Other influential thinkers in psychology on the topic of attention include Christopher D. Wickens (applied psychology) and Michael Posner (neuroscience). At some point I’ll look into their literature.

The bottom line of all of the above: The phenomenon of attention has survived essentially intact from the articulation of early philosophers through to the more detailed observations of early psychologists such as William James, until by 1909 it had become a central focus of psychological investigation. This is important because it establishes the legitimacy and significance of attention, which is fundamental to my area of inquiry and exploration.

James, W. (2007). The principles of psychology, Vol.1 (1st ed.). New York: Cosimo Classics.

Johnson, D. A., & Proctor, D. R. W. (2004). Attention: Theory and practice. Thousand Oaks, CA: Sage Publications, Inc.

Moray, N. (2006). Attention: From history to application. In A. F. Kramer, D. A. Wiegmann, & A. Kirlik (Eds.), Attention: From Theory to practice. New York, NY: Oxford University Press, USA.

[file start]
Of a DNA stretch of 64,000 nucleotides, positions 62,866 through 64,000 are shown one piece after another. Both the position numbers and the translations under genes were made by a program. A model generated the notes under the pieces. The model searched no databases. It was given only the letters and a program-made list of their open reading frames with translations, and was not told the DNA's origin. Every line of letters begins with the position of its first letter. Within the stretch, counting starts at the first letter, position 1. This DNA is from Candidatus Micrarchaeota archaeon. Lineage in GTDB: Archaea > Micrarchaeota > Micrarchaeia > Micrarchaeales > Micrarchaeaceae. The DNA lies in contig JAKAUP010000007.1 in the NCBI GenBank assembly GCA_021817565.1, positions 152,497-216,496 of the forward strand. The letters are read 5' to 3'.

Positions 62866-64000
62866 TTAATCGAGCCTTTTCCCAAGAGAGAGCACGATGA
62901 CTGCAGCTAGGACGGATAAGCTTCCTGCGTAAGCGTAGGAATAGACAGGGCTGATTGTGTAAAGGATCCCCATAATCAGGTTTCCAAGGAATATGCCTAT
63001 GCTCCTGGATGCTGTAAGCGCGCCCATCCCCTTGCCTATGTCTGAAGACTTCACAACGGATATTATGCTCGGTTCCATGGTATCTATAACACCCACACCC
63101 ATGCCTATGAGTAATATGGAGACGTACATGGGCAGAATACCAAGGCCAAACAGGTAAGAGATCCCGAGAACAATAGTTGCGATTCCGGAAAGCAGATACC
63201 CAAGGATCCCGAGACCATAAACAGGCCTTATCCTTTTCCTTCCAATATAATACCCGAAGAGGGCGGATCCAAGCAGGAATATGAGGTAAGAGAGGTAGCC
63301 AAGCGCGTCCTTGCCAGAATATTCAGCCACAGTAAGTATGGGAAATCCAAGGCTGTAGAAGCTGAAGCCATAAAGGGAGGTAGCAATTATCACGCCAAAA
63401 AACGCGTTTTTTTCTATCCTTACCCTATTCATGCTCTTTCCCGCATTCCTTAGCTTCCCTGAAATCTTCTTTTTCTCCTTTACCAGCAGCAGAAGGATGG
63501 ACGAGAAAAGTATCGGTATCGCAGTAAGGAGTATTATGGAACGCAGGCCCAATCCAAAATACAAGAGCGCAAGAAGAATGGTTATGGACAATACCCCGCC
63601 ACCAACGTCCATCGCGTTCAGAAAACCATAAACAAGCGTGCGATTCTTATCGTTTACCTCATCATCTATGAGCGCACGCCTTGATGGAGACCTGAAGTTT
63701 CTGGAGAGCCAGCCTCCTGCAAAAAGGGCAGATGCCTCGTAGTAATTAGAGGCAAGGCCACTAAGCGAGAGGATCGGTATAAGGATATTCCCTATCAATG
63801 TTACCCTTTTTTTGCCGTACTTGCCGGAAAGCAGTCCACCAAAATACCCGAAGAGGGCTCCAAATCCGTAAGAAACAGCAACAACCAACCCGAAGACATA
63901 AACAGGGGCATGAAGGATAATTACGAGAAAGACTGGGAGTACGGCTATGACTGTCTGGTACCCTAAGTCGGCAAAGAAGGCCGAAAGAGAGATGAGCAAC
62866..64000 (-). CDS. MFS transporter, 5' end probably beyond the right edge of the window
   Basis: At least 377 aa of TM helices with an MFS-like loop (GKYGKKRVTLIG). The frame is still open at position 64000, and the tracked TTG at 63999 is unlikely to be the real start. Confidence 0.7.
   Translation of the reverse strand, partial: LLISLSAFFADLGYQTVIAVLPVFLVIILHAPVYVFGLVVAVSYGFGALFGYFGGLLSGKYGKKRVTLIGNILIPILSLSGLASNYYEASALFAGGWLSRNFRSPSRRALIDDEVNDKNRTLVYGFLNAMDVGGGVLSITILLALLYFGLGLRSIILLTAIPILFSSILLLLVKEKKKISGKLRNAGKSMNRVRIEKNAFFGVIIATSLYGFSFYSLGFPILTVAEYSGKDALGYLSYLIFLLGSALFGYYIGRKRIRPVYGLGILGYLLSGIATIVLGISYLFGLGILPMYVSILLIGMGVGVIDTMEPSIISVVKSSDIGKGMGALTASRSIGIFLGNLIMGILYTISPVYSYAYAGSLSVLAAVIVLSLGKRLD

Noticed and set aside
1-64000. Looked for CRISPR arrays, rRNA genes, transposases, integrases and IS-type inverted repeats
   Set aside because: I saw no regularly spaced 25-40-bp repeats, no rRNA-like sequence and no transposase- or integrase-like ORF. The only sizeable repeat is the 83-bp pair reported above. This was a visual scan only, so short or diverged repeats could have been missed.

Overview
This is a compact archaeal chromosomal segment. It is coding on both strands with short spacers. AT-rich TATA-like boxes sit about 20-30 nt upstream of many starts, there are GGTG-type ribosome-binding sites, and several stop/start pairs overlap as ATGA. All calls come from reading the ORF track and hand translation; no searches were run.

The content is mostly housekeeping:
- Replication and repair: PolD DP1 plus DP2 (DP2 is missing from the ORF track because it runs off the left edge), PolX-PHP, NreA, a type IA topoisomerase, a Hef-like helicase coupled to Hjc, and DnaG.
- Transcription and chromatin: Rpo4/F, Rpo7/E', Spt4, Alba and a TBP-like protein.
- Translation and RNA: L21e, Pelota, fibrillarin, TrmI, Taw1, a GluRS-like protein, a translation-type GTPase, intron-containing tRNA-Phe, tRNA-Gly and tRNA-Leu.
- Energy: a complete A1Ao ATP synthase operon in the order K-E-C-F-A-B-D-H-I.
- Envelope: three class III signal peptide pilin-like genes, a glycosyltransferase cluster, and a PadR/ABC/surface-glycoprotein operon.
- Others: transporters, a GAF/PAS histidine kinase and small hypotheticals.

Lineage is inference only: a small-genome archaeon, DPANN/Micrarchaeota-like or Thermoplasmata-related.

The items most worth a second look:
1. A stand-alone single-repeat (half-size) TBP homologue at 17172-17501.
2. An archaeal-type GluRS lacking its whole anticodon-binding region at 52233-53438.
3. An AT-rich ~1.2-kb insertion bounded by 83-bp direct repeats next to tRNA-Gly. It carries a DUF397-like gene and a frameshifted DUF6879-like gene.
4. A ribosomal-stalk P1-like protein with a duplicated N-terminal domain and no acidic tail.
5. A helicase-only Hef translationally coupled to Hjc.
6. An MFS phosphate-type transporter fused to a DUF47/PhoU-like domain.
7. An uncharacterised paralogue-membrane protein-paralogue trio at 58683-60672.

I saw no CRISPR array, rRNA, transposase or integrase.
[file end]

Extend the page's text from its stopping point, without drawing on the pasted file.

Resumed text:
Ward, A. (2005). Attention: A neuropsychological approach (1st ed.). New York, NY: Psychology Press.

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2 Responses to “Attention - A Brief History in Psychology”

  1. Bigsam Adekunle on December 14th, 2012 7:54 am

    U’ve really done a great job with the history of Attention as explained here. But i still want to know if Ulric Neisser didnt make any contributions to the study of attention since cognitive psychology came into limelight with his work in 1967.

  2. ATCLisa on February 13th, 2013 3:46 pm

    Thank you for the reference of Ulric Neisser. The history of attention I’ve articulated is certainly brief. There are many other significant contributors to the body of work on attention that I didn’t cover. Thanks again.